Thursday, September 23, 2021

Miami And Packing

I went to Miami yesterday, and yes it was another drive to the storage locker. I took a few photo albums, some books and our supplies of hurricane dried foods, the disaster foods that you keep when you live in a disaster prone area. Our idea is to have them available should we have to do some van hunkering at some distant point. I'm counting on Covid burning out it's welcome by next year. I suppose there might be another lockdown about something else at some later date. Color me cynical but having long life food on the shelf just seems sensible these days.
After the storage locker my wife sent me to Trader Joe's to drop off some overbought food. She was organized until our planned departure next April but when we moved the date up we found ourselves over stocked so she said get some money back, there's no room for all of it in the van. Boy I got told off as the manager said normally they don't take back stuff that was "overbought" but I guess he took pity on my helplessness and this once I got $54 back on my credit card. Jolly good.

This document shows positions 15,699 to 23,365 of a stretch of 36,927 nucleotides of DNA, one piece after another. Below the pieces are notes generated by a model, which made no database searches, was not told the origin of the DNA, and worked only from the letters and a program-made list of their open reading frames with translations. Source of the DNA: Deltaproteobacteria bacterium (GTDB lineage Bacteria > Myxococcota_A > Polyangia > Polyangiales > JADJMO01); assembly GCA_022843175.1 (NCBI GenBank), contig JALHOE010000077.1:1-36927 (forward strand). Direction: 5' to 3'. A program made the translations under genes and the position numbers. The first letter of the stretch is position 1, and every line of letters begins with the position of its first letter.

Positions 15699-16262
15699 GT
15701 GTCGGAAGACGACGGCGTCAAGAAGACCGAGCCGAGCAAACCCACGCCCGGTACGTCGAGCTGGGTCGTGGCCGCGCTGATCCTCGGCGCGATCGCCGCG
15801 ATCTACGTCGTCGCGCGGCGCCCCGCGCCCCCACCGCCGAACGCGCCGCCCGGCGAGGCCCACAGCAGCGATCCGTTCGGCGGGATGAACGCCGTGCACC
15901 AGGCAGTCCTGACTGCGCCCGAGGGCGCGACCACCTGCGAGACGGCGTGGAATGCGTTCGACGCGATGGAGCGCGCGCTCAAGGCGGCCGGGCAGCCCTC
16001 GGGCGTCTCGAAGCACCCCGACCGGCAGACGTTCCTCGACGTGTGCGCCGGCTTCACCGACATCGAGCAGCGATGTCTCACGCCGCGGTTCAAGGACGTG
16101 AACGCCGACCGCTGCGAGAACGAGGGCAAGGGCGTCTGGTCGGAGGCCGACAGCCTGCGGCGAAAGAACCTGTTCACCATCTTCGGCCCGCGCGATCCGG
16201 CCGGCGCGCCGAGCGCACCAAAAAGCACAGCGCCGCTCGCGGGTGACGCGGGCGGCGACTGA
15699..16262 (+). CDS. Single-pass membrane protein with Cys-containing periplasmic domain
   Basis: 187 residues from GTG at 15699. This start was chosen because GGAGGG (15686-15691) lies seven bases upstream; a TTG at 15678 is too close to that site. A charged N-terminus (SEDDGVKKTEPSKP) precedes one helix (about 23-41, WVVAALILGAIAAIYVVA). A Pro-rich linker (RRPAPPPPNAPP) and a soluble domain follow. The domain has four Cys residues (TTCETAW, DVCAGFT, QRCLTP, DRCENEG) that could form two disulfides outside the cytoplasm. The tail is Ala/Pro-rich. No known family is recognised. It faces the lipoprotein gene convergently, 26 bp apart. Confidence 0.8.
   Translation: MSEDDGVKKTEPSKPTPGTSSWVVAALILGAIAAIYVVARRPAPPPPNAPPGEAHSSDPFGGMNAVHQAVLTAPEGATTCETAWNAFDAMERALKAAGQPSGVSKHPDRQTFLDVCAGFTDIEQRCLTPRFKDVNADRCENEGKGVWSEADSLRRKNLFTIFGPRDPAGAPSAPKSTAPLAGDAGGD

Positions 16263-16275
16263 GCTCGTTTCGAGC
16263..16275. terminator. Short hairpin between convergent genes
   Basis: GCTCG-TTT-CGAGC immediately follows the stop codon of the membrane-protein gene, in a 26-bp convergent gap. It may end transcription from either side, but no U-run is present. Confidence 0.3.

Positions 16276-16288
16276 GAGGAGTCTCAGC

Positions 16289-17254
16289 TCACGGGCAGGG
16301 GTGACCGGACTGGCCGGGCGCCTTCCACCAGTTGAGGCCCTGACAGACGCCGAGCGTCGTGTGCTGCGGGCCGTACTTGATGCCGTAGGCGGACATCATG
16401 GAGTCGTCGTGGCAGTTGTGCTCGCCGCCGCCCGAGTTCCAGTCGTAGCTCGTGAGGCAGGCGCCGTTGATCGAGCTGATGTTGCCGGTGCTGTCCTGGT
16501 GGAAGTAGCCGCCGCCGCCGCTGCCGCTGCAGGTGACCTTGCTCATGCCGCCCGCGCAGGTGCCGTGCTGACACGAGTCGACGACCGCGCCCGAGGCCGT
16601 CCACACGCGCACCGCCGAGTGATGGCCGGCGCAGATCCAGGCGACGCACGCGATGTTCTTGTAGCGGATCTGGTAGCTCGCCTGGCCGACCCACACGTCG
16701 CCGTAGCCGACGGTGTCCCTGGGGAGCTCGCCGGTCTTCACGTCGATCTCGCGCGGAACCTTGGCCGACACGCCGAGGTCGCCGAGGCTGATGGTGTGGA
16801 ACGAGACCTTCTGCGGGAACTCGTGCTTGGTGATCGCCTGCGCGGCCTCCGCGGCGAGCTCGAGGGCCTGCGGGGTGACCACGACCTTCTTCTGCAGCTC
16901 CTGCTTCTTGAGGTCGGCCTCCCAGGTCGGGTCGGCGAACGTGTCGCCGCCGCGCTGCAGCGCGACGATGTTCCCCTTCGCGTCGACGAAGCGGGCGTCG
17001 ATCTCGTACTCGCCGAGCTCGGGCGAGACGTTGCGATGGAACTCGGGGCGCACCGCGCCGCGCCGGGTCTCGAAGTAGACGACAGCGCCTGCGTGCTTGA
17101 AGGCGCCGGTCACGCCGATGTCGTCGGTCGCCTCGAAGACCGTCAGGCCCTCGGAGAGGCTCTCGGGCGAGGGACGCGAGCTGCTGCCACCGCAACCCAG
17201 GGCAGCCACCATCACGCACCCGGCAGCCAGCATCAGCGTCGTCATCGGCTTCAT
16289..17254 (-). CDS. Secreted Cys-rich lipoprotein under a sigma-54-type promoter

Going to Trader Joe's is a a bit of a pain most of the year as they don't have much parking in Miami but a weekday in September is a good time to go as the annoying snowbirds are still Up North, probably enjoying green woodlands in places like Michigan in 70 moderate degrees. Bastards.  I don't envy them one bit even when I'm dripping sweat for the mere crime of breathing in Miami  this time of year.

Next stop wa picking up my glasses in The Falls shopping mall.

I like the tropical walkways but I am not a fan of shopping malls in general. I left home at 5:30 in the morning, abandoning my disconsolate boy watching me mournfully from the car port,  and I got here just after they opened at ten so I was doing well for time.

I walked the length of The Falls as my wife wasn't there to point out the best parking spots but I enjoyed the stroll, even past the empty children play area. I don't think the poster was meant ironically but it looked kind of funny to me stuck outside the playground- precisely the place to get just such a bump.

A proper tropical mall:



I was really dim the first time I came to drop off my glasses as I forgot to drop off my spare frame...so I got that done this time! I guess I'll be back in another week to pick them up! Nothing like creating work for myself...

The long walk back to the car...

Followed by the long drove home, following lines of slow moving cars, dodging thunder storms and ready for lunch by the time I pulled off onto Spanish Main and a small brown dog waiting in the car port for me.